4655.0 - Australian Environmental-Economic Accounts, 2018 Quality Declaration 
Latest ISSUE Released at 11:30 AM (CANBERRA TIME) 15/06/2018   
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EXPLANATORY NOTES

INTRODUCTION

1 Australian Environmental-Economic Accounts (AEEA) contains accounts for key environmental themes. The style of the AEEA differs from earlier ABS publications that applied environmental accounts to particular environmental issues, like green growth, sustainability and climate change adaptation. This issue-based approach was used in Completing the Picture - Environmental Accounting in Practice (cat. no. 4628.0.55.001) and Information Paper: Towards the Australian Environmental-Economic Accounts (cat. no. 4655.0.55.002). In contrast the AEEA is data focused, with minimal interpretation or analysis.

2 In the 2018 AEEA, detailed accounts are provided for environmental assets, water, energy products, greenhouse gas (GHG) emissions, and environmental taxes. Throughout the publication, tables and data are presented to emphasise socioeconomic aspects of environmental themes either as drivers of environmental pressures, or as part of the policy response to these pressures. The publication highlights the capacity of environmental accounts to support analyses across various environmental themes and also between environmental and economic themes. For a full list of the statistics contained in this publication please see the list of tables in the contents page of the data cube. Where available, a time series of information has been provided for each of the environmental themes. As the ABS has developed its environmental accounting program incrementally, the different accounts have time series of varying lengths. A summary of work undertaken by the ABS in the area of environmental accounting is provided below. Information about the System of Environmental-Economic Accounting (SEEA) Central Framework, which provides the conceptual framework of the AEEA, also appears below. References are also made to related ABS environmental accounts publications for further guidance on data sources, concepts and estimation methodologies. Please see the Glossary for brief definitions and descriptions of terms used in the AEEA.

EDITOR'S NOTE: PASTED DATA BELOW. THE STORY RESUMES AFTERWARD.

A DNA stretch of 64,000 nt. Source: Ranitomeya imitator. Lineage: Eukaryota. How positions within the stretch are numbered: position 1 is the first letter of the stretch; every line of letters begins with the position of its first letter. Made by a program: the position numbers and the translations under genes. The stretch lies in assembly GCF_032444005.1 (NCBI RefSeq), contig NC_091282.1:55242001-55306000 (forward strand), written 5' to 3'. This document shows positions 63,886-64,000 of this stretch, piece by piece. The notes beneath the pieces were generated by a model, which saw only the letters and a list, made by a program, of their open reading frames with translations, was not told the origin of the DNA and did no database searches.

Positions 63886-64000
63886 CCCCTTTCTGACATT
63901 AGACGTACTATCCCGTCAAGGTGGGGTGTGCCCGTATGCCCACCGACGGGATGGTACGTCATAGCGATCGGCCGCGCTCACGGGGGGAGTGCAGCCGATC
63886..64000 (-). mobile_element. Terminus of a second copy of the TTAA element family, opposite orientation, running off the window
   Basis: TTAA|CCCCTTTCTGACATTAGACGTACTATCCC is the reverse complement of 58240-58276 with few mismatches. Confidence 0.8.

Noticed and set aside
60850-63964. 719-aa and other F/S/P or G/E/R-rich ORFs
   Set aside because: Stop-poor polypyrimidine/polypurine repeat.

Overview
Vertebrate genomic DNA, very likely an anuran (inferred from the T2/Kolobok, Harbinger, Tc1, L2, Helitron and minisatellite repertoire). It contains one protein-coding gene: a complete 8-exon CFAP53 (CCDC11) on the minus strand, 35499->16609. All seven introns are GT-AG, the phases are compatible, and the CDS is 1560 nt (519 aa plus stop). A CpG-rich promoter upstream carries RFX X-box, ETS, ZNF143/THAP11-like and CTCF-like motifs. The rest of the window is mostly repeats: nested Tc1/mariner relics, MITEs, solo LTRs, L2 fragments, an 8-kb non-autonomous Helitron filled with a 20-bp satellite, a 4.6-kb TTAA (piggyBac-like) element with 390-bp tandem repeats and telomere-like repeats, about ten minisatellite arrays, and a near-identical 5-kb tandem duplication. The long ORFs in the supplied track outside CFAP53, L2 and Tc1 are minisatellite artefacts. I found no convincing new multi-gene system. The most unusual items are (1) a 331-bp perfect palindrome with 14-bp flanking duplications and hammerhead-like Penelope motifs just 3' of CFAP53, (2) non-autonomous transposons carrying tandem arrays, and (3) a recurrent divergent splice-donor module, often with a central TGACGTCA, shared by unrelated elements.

SYSTEM OF ENVIRONMENTAL-ECONOMIC ACCOUNTING

3 The AEEA is based on the SEEA Central Framework. The SEEA Central Framework is a conceptual framework designed to support understanding and measurement of the interactions between the economy and the environment, and the stocks and changes in stocks of environmental assets. The SEEA Central Framework was adopted by the United Nations Statistical Commission as an international statistical standard in 2012.

4 The SEEA Central Framework uses a systems approach to organise environmental and economic information, covering, as completely as possible, the stocks and flows that are relevant to the analysis of environmental and economic issues. In using this approach, the SEEA Central Framework applies the accounting concepts, structures, rules and principles of the System of National Accounts (SNA). In practice, environmental-economic accounting includes the compilation of physical supply and use tables, functional accounts (such as environmental taxation accounts and environmental expenditure accounts), and asset accounts for natural resources.

5 The integration of information concerning the economy and the environment is an interdisciplinary exercise. The SEEA Central Framework brings together, within one measurement system, information on water, minerals, energy, timber, fish, soil, land and ecosystems, pollution and waste, production, consumption and accumulation. Each of these areas has specific and detailed measurement approaches that are integrated in the SEEA Central Framework to provide a comprehensive view.